Republican presidential candidate Donald Trump waves to his supporters after primary day at his election night watch party at the Executive Court Banquet facility on Feb. 9, 2016, in Manchester, N.H.
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The New Hampshire primary results Tuesday both complicated and simplified the Republican race. Donald Trump won with a resounding 35 percent, winning his first state, followed by Ohio Gov. John Kasich at a surprising 16 percent. Rounding out the rest of the ballot was an essential three-way tie for the third-best loser, with Texas Sen. Ted Cruz, former Florida Gov. Jeb Bush and Florida Sen. Marco Rubio getting numbers ranging from 11.7 percent to 10.6 percent. These results have scuttled just about every Republican plan for the future and made the fate of the party look decidedly Trumpish.

All Hail Trump

Trump did everything short of moon the entire population of Iowa and ended up in second place with 24 percent of the overall vote in that state’s caucus last week. Team Trump put across slightly more effort in the New Hampshire primary, and he almost doubled his next-closest competitor. More important, Cruz, winner of Iowa, was a distant third in New Hampshire and hasn’t turned his Iowa success into a translatable bump in the next race, for South Carolina. Essentially, with Cruz failing to launch and the establishment candidates unable to break out, Trump looks poised to win the Republican Party nomination.

Bye, Fiorina

Carly Fiorina has dropped out of the Republican race for president, and Chris Christie has joined her. Ben Carson earned only 2 percent of the vote in New Hampshire and has all but admitted that he’s dropping out of the race after South Carolina’s primary Feb. 20. What was once a GOP field that looked like a very wealthy, very conservative pickup-basketball team will have dwindled to a spades pairing by the time the dust settles this week.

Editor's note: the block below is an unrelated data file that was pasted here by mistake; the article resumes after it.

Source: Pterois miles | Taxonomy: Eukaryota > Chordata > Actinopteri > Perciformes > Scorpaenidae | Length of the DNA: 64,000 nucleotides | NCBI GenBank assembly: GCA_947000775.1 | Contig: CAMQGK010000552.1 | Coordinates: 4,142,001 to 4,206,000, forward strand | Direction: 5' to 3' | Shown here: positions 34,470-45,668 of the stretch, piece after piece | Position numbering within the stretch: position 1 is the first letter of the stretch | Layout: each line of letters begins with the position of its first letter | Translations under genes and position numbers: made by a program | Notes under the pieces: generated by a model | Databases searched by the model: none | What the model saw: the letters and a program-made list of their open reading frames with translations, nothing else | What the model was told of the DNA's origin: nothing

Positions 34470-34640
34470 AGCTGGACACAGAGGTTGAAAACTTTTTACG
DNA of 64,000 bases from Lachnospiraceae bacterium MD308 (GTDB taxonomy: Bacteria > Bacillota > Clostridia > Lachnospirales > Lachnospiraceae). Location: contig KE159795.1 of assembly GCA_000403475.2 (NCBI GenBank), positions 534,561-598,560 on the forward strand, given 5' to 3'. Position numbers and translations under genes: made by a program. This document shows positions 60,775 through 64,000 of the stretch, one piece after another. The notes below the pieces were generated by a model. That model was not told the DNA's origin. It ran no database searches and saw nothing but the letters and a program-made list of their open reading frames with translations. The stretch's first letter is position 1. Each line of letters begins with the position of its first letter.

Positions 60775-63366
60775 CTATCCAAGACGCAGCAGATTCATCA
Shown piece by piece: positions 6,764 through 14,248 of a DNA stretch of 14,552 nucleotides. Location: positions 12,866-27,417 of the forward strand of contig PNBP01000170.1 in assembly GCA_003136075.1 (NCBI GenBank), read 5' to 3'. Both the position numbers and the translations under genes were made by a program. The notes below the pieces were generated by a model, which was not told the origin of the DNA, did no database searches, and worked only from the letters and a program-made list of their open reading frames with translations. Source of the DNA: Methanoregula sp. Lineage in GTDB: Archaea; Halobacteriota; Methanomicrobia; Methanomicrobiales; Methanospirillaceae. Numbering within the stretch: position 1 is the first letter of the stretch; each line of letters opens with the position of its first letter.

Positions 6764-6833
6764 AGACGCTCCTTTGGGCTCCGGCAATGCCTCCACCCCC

Power Rangers vs. Voltron

The Republican establishment had hoped for a while now that establishment candidates like Bush, Kasich and Christie would eventually drop out of the race and rally around Rubio like some sort of Republican Voltron who would be powerful enough to destroy Trump before he ruins the party. Nice plan, but wrong candidate. So far, the candidates who have dropped out or are likely to drop out will either support Trump or won’t have enough support to tip the race one way or another.


Loud, brawling and with a particular disdain for Rubio, Christie supposedly had a “long talk” with Trump, suggesting an eventual endorsement. Carson, with a penchant for racist, incorrect and just bizarre statements, has said that he’d be happy to be Trump’s vice presidential pick; and Fiorina, who tussled with Trump and extended her 15 minutes of political fame by promoting lies about Planned Parenthood, has no love for the establishment and will likely join Carson and Christie in supporting Trump. Rather than clean, organized, color-coded establishment candidates forming a Republican Voltron, the loudest, most vulgar and fringe Republicans are about to slap their wrists together like the Power Rangers to form a gigantic Trump political machine more powerful than ever.

On the Dem Side

The Democratic race hasn’t changed significantly after New Hampshire, with only two candidates, Bernie Sanders and Hillary Clinton, competing. Sanders crushed Clinton in every single demographic category except for New Hampshire’s essentially nonexistent Latino and African-American primary voters. This isn’t a surprise to anyone but simply puts Clinton on notice that Sanders has actually grown in strength since Iowa, as opposed to simply maintaining the same level of support and momentum.


Jason Johnson, political editor at The Root, is a professor of political science at Morgan State’s School of Global Journalism and Communication and is a frequent guest on MSNBC, CNN, Al-Jazeera International, Fox Business News and SiriusXM Satellite Radio. Follow him on Twitter.